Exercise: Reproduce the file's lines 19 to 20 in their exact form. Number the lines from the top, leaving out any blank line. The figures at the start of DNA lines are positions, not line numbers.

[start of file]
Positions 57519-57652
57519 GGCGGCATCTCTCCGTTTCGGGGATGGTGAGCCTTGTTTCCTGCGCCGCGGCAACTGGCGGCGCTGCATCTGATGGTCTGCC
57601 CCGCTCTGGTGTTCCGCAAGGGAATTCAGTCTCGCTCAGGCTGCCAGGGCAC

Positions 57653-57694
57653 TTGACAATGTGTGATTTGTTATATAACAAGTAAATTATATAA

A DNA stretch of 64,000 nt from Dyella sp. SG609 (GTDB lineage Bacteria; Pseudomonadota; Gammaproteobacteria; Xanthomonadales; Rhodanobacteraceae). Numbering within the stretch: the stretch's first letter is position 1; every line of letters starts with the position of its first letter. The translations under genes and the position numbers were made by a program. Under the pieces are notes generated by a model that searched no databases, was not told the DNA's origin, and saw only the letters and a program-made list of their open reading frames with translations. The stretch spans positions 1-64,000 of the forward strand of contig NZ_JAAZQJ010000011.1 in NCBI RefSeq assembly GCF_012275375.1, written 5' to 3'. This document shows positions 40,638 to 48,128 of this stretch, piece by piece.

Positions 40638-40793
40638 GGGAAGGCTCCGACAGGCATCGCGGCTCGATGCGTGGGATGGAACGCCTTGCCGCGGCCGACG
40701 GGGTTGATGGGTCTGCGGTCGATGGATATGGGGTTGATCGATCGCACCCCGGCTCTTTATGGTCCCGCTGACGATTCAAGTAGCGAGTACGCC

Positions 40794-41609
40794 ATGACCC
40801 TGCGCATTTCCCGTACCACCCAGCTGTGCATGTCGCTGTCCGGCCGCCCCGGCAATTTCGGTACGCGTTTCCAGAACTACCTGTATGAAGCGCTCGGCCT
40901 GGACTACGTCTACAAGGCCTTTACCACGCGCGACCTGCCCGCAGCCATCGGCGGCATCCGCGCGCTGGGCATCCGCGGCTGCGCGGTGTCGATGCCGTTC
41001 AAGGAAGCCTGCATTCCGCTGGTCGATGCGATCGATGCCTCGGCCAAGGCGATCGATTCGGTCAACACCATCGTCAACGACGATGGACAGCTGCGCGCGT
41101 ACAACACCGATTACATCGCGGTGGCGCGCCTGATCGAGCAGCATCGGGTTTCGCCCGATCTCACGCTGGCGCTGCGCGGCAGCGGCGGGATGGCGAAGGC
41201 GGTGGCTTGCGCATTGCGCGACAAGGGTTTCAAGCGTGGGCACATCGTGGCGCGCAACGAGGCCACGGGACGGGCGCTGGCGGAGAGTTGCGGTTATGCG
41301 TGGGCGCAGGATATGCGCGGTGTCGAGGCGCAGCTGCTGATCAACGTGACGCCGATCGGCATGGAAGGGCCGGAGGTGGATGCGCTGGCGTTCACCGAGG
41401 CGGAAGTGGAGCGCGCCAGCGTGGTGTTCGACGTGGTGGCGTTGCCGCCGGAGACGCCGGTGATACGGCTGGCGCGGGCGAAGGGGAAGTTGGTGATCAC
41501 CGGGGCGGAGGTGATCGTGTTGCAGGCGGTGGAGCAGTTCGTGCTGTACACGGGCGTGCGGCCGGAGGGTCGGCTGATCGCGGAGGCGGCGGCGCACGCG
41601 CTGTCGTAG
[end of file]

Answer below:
41501 CGGGGCGGAGGTGATCGTGTTGCAGGCGGTGGAGCAGTTCGTGCTGTACACGGGCGTGCGGCCGGAGGGTCGGCTGATCGCGGAGGCGGCGGCGCACGCG
41601 CTGTCGTAG